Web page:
So I finally went ahead and updated tiara.org for the first time since 2008. It was sort of embarrassing. Now it has a shiny new look– aka “All the HTML I remember from my last job hand-coding HTML which was in 2003″ — and several new pages.
FINALLY, I am very pleased to announce that my group’s research blog, the Social Media Collective, has launched. This is my baby, and I’m very proud of it. Learn more about danah boyd’s group at Microsoft Research, what we’re working on, what we’re interested in, what we’re reading and where we’re speaking.
As you can all probably tell, I’m procrastinating from working on my book. (My officemate claims it’s not procrastinating if you’re being productive, but I know better at this point. Writing a dissertation makes you an expert on procrastinating.)
Today I presented a new paper draft, The Public Domain: Social Surveillance In Everyday Life. In this paper, I lay out a theoretical framework for looking at social surveillance, and present some places where it’s useful for analysis (namely, Facebook stalking, context collapse, and lifestreaming).
Marwick, Alice. (2011). “The Public Domain: Social Surveillance In Everyday Life”. Cyber-surveillance in Everyday Life, Toronto, May 12-15. [PDF]
Abstract: A profile on a social network site or a Twitter account is created and constructed against the background of an audience—as something to be looked at. This paper argues that the dual gaze of social surveillance—surveying content created by others and looking at one’s own content through other people’s eyes—is a normative part of constant ongoing social media use. Social surveillance is distinguished from “surveillance” along four axes: power, hierarchy, symmetry, and individuality. Based on ethnographic work in the San Francisco technology scene from 2008-2009 and amongst teenagers in the Southeastern United States in 2010, I look at this surveillance, how it is practiced, and its impact on people who engage in it. I use Foucault’s concept of capillaries of power to demonstrate that social surveillance assumes the power differentials evident in everyday interactions rather than the hierarchical power relationships assumed in much of the surveillance literature. Social media involves a collapse of social contexts and social roles, complicating boundary work but facilitating social surveillance. Individuals strategically reveal, disclose and conceal personal information to create connections with others and protect social boundaries. These processes are normal parts of day-to-day life in communities that are highly connected through social media.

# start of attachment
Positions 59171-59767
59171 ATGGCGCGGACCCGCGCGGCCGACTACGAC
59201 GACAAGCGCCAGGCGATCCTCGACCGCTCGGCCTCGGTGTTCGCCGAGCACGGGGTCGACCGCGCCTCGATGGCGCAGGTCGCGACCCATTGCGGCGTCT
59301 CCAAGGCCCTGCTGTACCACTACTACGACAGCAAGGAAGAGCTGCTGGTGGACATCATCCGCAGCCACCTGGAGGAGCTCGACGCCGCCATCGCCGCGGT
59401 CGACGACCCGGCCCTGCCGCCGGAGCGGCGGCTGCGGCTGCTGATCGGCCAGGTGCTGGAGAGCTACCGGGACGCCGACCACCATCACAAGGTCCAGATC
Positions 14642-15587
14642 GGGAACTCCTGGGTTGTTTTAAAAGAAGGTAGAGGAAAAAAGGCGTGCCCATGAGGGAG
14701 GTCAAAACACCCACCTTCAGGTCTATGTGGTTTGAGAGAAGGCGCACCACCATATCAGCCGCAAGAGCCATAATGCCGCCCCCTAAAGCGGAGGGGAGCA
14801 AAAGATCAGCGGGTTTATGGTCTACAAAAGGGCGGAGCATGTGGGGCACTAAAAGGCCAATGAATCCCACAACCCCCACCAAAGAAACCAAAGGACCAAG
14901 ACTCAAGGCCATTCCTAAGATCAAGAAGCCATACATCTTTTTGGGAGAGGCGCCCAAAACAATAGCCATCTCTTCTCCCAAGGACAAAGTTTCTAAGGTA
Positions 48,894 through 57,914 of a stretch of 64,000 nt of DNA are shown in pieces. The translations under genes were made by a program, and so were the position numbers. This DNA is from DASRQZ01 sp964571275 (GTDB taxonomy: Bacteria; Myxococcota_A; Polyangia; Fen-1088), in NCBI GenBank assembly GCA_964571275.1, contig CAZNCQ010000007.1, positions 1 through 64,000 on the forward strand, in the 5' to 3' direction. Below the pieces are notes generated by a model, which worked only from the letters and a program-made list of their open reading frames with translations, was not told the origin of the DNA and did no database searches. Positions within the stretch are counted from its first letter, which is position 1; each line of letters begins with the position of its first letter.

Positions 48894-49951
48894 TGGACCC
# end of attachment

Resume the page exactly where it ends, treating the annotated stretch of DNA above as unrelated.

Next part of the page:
We had a lively debate in the presentation about whether or not this model of “social surveillance” renders the term so widely as to be useless (which I obviously disagree with). In my dissertation, I began theorizing how widespread lifestreaming affects self-presentation and subjectivity, with regard to the internalization of the expectation that people are watching. I think the surveillance literature is a very useful place to continue this theory; I’d be interested to hear what others think.
This is a draft; I’ll be revising and submitting to Surveillance & Society post-haste.
Danah and I just released a new article draft. Here’s danah’s introduction to it:
In the fall, danah boyd and Alice Marwick went into the field to understand teens’ privacy attitudes and practices. We’ve blogged some of our thinking since then but we’re currently working on turning our thinking into a full-length article. We are lucky enough to be able to workshop our ideas at an upcoming scholarly meeting (PLSC), but we also wanted to share our work-in-progress with the public since we both know that there are all sorts of folks out there who have a lot of knowledge about this domain but with whom we don’t have the privilege of regularly interacting.
Please understand that this is an unfinished work-in-progress article, complete with all sorts of bugs that we will need to address before we submit it for publication. But… we would certainly love feedback, critiques, and suggestions for how to improve it. Given the highly interdisciplinary nature of this kind of research, it’s also quite likely that we’re missing out on all sorts of prior work that was done in this space so we’d love to also hear about any articles that we should’ve read by now. Or any thoughts you might have that might advance/complicate our thinking.
I’m trying real hard not to be a biznatch about this, but for the second time in two years, Dreamhost got hacked and now I have to comb through my WordPress install and figure out where this “Canadian pharmacy” spam that shows up in my Google results comes from. It’s going to take me a few days, and of course Dreamhost has been no help at all. I’ve been using them for more than a decade and I think I’m going to have to move to a different host. Rant rant. I hope to have this fixed within the next week.
Believe it or not, I do stuff besides talk to the press. This year I think I’m attending a record number of conferences! Some I’m presenting dissertation work, and some on my new fashion blogger project. I hope to see lots of new friends and colleagues this spring and summer.
February 16-20: Privacy and Security in Victoria, BC, moderating the social media panel.